Elevated Serum B12 and Increased Risk of Disease

Summary: Two studies have shown an increased risk of coronary heart disease (CHD) or mortality in subjects with elevated serum B12. Pancharuniti et al. (1) found an increased risk of CHD that barely reached statistical significance. Zeitlin et al. (2) found (what equaled) an increased risk of death of 7% for every 100 pg/ml increase in serum B12. Both of these findings were probably due to B12 being a marker for foods associated with heart disease and not that B12 itself was damaging. As reported throughout this article, most studies have shown B12 levels on the higher end of normal to be healthy.

Pancharuniti et al. (1996) performed a retrospective study in which serum B12 levels did not differ significantly between those with coronary artery disease (CAD) and matched controls. However after controlling for homocysteine levels and other CAD risk factors, there was a barely significant association between serum B12 and increased risk of CHD (rr = 1.5; CI: 1.0, 1.8). The authors thought this could be due to the fact that B12 is found in foods that increase one's risk of heart disease such as red meats.

Zeitlin et al. (1997) followed 488 people aged 75-85 for an average of 6 years. Average B12 levels were 515 pg/ml. In measuring death, stroke, heart attack, coronary heart disease, and cardiovascular disease events, there was no significant difference in serum B12 between those who did (569 ± 479 pg/ml) and did not (491 ± 267 pg/ml) have an event. However, each increase of 1 pg/ml in serum B12 was associated with a .07% increase in risk of death (P = .041). This means that someone with a 100 pg/ml higher serum B12 had a 7% higher risk of death. Zeitlin et al. suggest that the higher risk of death could be because B12 is a marker for animal product intake, and not from B12 itself. But, they also speculate that high B12 stores could cause liver damage, contributing to death. This is purely conjecture as there are no reports of liver toxicity due to high B12 stores.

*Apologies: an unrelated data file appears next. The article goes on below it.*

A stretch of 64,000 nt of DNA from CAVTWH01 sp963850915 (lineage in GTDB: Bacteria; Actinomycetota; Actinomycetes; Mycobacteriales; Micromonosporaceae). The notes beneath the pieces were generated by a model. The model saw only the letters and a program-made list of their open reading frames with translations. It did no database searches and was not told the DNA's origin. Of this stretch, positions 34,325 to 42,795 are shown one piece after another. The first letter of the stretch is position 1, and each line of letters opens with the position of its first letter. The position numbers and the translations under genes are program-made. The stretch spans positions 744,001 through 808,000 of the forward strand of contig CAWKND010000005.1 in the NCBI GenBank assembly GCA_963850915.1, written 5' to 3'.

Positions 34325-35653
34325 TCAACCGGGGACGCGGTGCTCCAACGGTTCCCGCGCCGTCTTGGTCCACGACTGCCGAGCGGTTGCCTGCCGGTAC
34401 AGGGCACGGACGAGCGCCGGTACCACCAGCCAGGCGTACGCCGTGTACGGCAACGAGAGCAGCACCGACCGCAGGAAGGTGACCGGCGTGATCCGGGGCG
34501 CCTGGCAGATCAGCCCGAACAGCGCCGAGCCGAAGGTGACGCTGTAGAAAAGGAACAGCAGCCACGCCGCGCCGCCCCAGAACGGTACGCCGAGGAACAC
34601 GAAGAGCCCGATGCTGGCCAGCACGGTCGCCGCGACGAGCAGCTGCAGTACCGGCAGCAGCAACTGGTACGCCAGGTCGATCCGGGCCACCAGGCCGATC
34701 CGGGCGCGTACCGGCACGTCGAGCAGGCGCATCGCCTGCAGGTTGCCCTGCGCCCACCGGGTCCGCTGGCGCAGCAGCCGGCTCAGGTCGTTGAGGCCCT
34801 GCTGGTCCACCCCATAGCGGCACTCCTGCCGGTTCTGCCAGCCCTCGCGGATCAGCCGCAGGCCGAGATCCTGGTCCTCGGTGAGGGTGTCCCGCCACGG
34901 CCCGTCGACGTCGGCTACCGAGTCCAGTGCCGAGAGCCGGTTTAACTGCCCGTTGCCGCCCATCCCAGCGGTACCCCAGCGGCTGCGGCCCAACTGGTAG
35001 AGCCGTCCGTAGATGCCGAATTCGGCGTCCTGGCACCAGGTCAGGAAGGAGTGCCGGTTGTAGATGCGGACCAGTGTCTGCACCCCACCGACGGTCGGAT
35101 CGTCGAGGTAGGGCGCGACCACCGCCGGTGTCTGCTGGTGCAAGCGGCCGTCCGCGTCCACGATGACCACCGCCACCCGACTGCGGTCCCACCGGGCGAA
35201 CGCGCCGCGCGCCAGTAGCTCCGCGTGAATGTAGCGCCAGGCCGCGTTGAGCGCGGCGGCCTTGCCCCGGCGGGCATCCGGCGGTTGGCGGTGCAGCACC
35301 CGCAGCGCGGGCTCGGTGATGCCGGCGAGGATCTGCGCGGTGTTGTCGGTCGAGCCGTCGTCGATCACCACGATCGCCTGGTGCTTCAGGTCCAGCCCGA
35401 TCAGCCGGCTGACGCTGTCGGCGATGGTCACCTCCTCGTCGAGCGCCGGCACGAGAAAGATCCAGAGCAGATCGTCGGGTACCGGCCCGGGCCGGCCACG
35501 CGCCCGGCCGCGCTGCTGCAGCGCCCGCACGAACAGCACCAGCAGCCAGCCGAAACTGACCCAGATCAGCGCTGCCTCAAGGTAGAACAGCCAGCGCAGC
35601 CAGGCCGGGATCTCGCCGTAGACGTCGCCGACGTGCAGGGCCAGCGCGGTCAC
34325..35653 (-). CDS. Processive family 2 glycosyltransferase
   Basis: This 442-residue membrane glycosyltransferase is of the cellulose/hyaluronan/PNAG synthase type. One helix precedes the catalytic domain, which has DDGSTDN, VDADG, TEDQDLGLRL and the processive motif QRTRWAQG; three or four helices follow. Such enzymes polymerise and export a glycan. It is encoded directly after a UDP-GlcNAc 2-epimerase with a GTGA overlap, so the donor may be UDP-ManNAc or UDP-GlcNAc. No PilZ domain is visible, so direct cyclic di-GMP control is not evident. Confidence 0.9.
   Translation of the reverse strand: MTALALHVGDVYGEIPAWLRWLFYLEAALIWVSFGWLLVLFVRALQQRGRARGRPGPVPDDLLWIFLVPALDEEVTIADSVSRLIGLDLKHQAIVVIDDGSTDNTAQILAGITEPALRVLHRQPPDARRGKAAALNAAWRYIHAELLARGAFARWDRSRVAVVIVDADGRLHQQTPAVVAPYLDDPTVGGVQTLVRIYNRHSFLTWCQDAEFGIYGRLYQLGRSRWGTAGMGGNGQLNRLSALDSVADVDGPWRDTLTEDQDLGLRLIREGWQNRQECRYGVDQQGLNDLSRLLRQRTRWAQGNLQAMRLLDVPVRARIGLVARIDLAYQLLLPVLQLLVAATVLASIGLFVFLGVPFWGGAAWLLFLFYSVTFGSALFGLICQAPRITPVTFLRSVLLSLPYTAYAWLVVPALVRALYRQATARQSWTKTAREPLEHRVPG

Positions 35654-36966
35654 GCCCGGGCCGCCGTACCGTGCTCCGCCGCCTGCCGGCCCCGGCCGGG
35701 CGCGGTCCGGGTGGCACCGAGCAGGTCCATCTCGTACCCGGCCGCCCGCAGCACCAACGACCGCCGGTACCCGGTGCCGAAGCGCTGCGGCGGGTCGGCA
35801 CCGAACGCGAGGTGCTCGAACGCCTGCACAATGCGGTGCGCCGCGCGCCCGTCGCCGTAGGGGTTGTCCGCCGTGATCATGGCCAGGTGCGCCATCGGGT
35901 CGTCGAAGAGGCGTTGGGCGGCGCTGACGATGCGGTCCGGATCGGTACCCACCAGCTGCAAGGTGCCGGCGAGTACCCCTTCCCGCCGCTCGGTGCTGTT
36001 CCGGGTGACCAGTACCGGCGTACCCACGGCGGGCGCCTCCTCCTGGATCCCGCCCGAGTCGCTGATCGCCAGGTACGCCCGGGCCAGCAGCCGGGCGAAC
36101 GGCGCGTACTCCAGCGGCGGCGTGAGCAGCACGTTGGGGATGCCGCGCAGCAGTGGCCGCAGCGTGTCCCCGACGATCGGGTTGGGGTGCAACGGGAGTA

1. Pancharuniti N, Lewis CA, Sauberlich HE, Perkins LL, Go RC, Alvarez JO, Macaluso M, Acton RT, Copeland RB, Cousins AL, et al. Plasma homocyst(e)ine, folate, and vitamin B-12 concentrations and risk for early-onset coronary artery disease. Am J Clin Nutr. 1994 Apr;59(4):940-8. Erratum in: Am J Clin Nutr. 1996 Apr;63(4):609.

2. Zeitlin A, Frishman WH, Chang CJ. The association of vitamin b 12 and folate blood levels with mortality and cardiovascular morbidity incidence in the old old: the Bronx aging study. American Journal of Therapeutics. 1997 Jul-Aug;4(7-8):275-81.